Following a bruising few years at the helm of the St. Paul Public Library system, library director Catherine Penkert will step down on Sept. 16 to spend more time with family, including her 9- and 12-year-old daughters, according to an email on Tuesday from Penkert to library staff.
Penkert said Barb Sporlein, the library system’s deputy director of operations, will serve as interim library director while the city searches for her permanent replacement.
“After more than 14 years of service to the city of St. Paul, including nearly five years with SPPL, I am stepping out of the role of Library Director,” said Penkert, in her email. “I have been working with Mayor (Melvin) Carter and Deputy Mayor (Jaime) Tincher on a transition plan. … As a new school year begins, I look forward to being more present with my children and family.”
Penkert, a former city Parks and Recreation official, was appointed by Carter to lead the library system shortly after he won his first election in 2017. The decision took some members of the City Council aback at the time, given that Penkert had applied to be named Parks and Rec director, a job that instead remained with longtime Parks director Mike Hahm, husband of City Council President Amy Brendmoen.
Working through Penkert, the mayor’s office soon engineered the elimination of late fines, allowing more families to return to the library system. The city recently secured $8.1 million for the construction of a modern new Hamline-Midway Library, and created or expanded new learning and outreach programs from the “Read Brave” community reading challenge to library-based social workers and cultural liaisons.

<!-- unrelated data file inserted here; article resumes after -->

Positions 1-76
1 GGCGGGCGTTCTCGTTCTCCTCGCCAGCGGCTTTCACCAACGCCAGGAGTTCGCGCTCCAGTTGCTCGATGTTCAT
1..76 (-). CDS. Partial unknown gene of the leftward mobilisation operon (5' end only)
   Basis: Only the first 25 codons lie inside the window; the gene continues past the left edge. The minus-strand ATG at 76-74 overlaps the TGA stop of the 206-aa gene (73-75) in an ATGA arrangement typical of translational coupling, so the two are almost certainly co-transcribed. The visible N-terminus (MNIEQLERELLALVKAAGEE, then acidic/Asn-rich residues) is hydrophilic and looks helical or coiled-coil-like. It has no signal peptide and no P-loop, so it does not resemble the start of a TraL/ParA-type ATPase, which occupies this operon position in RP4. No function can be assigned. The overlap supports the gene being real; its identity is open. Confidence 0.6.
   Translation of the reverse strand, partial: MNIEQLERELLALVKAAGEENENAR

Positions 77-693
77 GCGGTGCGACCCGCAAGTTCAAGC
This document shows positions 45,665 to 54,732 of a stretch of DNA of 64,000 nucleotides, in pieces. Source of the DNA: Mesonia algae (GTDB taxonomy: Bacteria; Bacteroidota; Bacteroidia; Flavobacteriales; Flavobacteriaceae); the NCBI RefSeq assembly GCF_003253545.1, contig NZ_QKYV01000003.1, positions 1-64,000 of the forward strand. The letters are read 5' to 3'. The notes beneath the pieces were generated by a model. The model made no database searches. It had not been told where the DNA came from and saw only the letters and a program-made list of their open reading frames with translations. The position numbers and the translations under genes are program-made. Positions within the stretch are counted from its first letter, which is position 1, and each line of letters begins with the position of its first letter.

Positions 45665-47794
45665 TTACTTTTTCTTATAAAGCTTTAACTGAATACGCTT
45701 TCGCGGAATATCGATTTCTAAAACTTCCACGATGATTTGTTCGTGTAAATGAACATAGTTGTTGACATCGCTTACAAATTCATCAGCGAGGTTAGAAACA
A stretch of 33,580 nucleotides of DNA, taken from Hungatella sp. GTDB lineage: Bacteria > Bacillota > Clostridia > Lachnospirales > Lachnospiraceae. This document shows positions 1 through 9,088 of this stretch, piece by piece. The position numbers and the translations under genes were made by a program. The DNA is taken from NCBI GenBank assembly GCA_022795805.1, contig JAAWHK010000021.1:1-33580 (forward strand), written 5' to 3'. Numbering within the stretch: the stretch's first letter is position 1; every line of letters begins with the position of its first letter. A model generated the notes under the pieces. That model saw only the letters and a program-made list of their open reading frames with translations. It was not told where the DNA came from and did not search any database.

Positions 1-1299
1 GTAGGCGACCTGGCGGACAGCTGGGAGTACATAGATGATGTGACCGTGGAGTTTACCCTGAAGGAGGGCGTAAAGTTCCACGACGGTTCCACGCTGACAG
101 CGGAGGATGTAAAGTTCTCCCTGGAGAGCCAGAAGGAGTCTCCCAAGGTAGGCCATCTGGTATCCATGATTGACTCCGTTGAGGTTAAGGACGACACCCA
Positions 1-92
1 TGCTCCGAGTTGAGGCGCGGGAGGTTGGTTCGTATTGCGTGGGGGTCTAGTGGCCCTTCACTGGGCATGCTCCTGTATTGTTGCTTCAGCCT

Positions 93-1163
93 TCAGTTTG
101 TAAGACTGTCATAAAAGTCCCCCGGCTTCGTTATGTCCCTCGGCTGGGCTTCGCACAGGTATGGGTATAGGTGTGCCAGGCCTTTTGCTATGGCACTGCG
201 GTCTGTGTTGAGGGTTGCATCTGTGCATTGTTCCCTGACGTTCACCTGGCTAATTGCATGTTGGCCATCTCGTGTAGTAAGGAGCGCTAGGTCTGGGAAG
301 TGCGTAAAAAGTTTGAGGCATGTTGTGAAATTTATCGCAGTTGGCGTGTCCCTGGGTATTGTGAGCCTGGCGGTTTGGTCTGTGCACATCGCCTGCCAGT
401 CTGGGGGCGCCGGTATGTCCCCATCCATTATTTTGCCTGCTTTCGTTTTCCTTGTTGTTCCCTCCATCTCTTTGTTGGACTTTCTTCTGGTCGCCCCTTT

Budget challenges had forced difficult decisions even before the pandemic. Then came COVID-19 and its many social ripple effects. As of April, nearly 25 percent of the city’s Public Library workers had quit during the previous two years of the pandemic, with some citing the strain of dealing with patrons with deep-seated behavioral problems but few other places to bide their days.
City Council Member Jane Prince, who had chaired the city’s library board, stepped down from the position on Aug. 3 following months of open conflict with Penkert. “The library under Catherine’s leadership is suffering mightily,” said Prince, on Aug. 30, citing both worker safety concerns and her opposition to the demolition of the Hamline-Midway Library, which a coalition of historic preservationists have attempted to nominate for an official historic designation.
Council Member Rebecca Noecker now chairs the library board.
Acknowledging recent challenges in Tuesday’s email, Penkert told library staff it was the “the honor of a lifetime” to have served in her leadership role, “especially to serve alongside you since March 2020 when our world turned upside down with COVID-19. There is no team I would rather have worked with during this historic time. Thank you for the many ways you showed up to support our community, from sewing masks to Library Express to virtual storytimes and more.”
In response to security concerns, the city will dedicate $1.5 million in federal American Rescue Plan funding to improve library security and response to troubling incidents, in addition to implementing radio-frequency identification (RFID) tags aimed at better safeguarding books and materials.
“A global pandemic led to a full closure of all our buildings,” Penkert wrote. “Since then, we have been in a constant process of rebuilding, restoring, and re-inventing SPPL’s workforce and services. The police murder of George Floyd led to a worldwide reckoning with racism and protests in the streets outside our library doors. Internally, we have also been reckoning with the ways in which racism shows up in our work and in our workplace. Nationally, libraries are struggling over how to respond to social challenges in their communities, and in St. Paul we’re struggling with this too.”
Penkert said she would be visiting each library during the week of Sept. 12 for a “reverse welcome tour” to say goodbye to staff face-to-face.